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The Constant Struggle for Freedom (Ki Tisa 03/02/24)

The Constant Struggle for Freedom

Renowned newspaper columnist and author Bari Weiss spoke last Sunday at the 92nd St. Y. She was presenting a State of World Jewry address. While all her points are worth discussing, she utilized an event in our parsha to drive home her message, and it’s worth sharing.

“When the people saw that Moses was so long in coming down from the mountain, they gathered against Aaron and said to him, ‘Come, make us a god who shall go before us, for that fellow Moses—the man who brought us from the land of Egypt—we do not know what has happened to him.’”

They immediately get to work.

Aaron tells the Israelites to take off their gold—the rings on the ears of their wives, sons, and daughters. They melt down their jewelry and make themselves a golden calf. They make offerings to it. They dance before it. And they cry out before the idol they have made: “This is your god, O Israel, who brought you out of the land of Egypt.”

Linger on that: they looked at a statue, which they knew they had just made with their own hands, and credited it for an otherworldly miracle.

And not one that happened to others, but one they experienced firsthand.

At the very least, they had to know the cow wasn’t there in Egypt with them.

So, the question is, why?

Why did they do it? Why did a people who had just experienced the miracle of their liberation from slavery turn away from the God who had given them their freedom. . . and toward an idol?

The rabbis provide many answers. The Israeli singer Ehud Banai does the same in his song “Golden Calf.”

“We are here, in the heart of the desert

Thirsty for living water

You’re on top of the mountain

Above the clouds

There is no sign

No signal

So many days

In a closed circuit, we circle

Around the Golden Calf.

There’s no one to hit the rock

Who will give direction?”

So why did they do it?

They did it because they felt anxious, vulnerable, and alone.

They did it because they were desperate.

They did it because they wanted temporary pleasure.

They did it because they lost—or thought they lost—their connection to God.

They did it because they did not have the imagination to conceive of a different future.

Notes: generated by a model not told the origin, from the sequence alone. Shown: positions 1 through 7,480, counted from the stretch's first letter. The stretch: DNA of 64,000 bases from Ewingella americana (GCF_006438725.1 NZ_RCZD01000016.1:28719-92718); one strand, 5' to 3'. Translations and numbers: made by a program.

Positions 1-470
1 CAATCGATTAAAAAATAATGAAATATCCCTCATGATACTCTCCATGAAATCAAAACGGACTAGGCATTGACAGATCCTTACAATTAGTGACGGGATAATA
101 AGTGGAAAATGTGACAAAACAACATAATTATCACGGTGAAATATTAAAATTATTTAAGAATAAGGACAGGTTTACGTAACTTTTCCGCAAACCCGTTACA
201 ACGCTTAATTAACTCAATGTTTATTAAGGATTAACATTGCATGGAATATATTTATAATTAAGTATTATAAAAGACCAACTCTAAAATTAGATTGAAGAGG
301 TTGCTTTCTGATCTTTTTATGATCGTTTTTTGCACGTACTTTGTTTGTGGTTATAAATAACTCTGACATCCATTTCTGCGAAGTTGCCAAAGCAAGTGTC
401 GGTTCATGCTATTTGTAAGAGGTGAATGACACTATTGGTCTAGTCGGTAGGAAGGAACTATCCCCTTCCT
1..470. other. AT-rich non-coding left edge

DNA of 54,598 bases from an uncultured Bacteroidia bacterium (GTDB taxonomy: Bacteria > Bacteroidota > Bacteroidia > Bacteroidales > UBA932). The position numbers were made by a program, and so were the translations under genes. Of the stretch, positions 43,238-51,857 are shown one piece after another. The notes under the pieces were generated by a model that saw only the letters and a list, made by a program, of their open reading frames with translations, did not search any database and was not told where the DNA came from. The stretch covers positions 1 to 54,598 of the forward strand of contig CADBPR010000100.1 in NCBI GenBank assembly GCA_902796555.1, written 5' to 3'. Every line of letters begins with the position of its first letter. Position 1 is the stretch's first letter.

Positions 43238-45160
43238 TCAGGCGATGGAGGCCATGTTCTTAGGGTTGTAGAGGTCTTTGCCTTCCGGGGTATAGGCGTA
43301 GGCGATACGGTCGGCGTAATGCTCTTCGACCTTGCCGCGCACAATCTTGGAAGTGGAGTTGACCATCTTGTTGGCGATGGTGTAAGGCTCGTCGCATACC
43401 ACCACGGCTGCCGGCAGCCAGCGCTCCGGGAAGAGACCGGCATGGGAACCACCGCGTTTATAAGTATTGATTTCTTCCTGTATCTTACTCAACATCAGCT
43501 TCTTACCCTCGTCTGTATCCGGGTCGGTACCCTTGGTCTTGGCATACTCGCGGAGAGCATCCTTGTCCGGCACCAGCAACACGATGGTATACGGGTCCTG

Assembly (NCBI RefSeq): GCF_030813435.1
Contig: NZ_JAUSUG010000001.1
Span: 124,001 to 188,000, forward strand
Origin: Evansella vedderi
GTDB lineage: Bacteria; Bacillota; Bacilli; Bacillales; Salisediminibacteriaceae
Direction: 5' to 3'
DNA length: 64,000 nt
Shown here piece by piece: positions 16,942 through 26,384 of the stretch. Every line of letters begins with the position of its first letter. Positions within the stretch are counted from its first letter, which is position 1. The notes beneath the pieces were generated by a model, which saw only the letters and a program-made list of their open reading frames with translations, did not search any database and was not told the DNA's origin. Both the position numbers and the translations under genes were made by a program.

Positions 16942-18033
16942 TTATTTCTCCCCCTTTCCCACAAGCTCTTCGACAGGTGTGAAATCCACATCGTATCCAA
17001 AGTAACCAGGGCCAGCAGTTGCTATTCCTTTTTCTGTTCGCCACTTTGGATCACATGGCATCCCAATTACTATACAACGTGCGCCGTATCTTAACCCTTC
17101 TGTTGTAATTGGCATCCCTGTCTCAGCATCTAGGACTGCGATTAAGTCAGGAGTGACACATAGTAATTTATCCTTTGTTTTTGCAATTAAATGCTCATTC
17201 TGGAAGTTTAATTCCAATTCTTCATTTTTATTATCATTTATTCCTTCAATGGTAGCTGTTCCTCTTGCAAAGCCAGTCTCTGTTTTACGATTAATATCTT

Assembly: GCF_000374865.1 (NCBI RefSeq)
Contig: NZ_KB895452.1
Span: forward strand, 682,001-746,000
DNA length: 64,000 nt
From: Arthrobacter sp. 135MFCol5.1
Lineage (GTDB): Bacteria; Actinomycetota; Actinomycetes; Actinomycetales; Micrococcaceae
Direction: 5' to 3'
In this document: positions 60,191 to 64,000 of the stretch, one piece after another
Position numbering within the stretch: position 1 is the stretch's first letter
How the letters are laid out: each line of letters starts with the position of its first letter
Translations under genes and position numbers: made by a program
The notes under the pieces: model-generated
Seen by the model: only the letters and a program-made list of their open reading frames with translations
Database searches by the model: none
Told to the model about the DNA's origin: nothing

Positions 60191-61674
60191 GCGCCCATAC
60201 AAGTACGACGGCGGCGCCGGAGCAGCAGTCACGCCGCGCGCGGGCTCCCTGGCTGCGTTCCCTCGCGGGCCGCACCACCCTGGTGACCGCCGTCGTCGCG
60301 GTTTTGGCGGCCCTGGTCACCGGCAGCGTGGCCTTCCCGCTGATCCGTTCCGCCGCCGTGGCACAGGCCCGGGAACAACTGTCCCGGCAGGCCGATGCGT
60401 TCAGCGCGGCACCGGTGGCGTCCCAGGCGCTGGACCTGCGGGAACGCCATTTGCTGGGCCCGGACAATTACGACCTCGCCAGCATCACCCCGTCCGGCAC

They did it because they had come from a place that worshipped idols. They imitated what they had grown up with. They reverted to what they knew. They imitated the dominant culture even though that culture had enslaved them.

And was that so crazy?

Not a moment ago (90 days earlier), these freed people had been slaves.

They may have dreamed, during the long night of slavery, of being “a free people in our own land,” as the words of Hatikvah would put it 4,000 or so years later. But that wasn’t the same as waking up inside a totally new paradigm. That wasn’t the same as being asked to leave behind everything about the world they knew to become a free people with all the immense privileges and the terrifying responsibilities that freedom comes with.

So, Why did they build the calf? Because freedom is so very, very hard.”

(End of B. Weiss)

I believe this is the challenge we’re facing now in America. Do we trust our own decisions and knowledge, or do we want leaders to make the decisions for us? Across the world, democracy seems to be taking a back seat to controlling leaders like Putin, Modi, and Erdogan.

Do we want a country where there’s a separation of Church and State, or are we going to live in a place where fertilized embryos have the status of human beings (Judaism would claim that since the embryos can’t survive on their own, they don’t have the status of humans yet)?

While I believe the story of the Golden Calf is much more complex and nuanced than has been portrayed, Bari’s conclusion is certainly correct: freedom can never be taken for granted.

Ninety years ago, the most outstanding scientist in the world had to flee Europe to save his life. Albert Einstein is quoted as saying: “Freedom, in any case, is only possible by constantly struggling for it.”

Now, more than ever, this struggle is ours.

Wishing you a wonderful week,

R’ Neil

Manetto Hill Jewish Center
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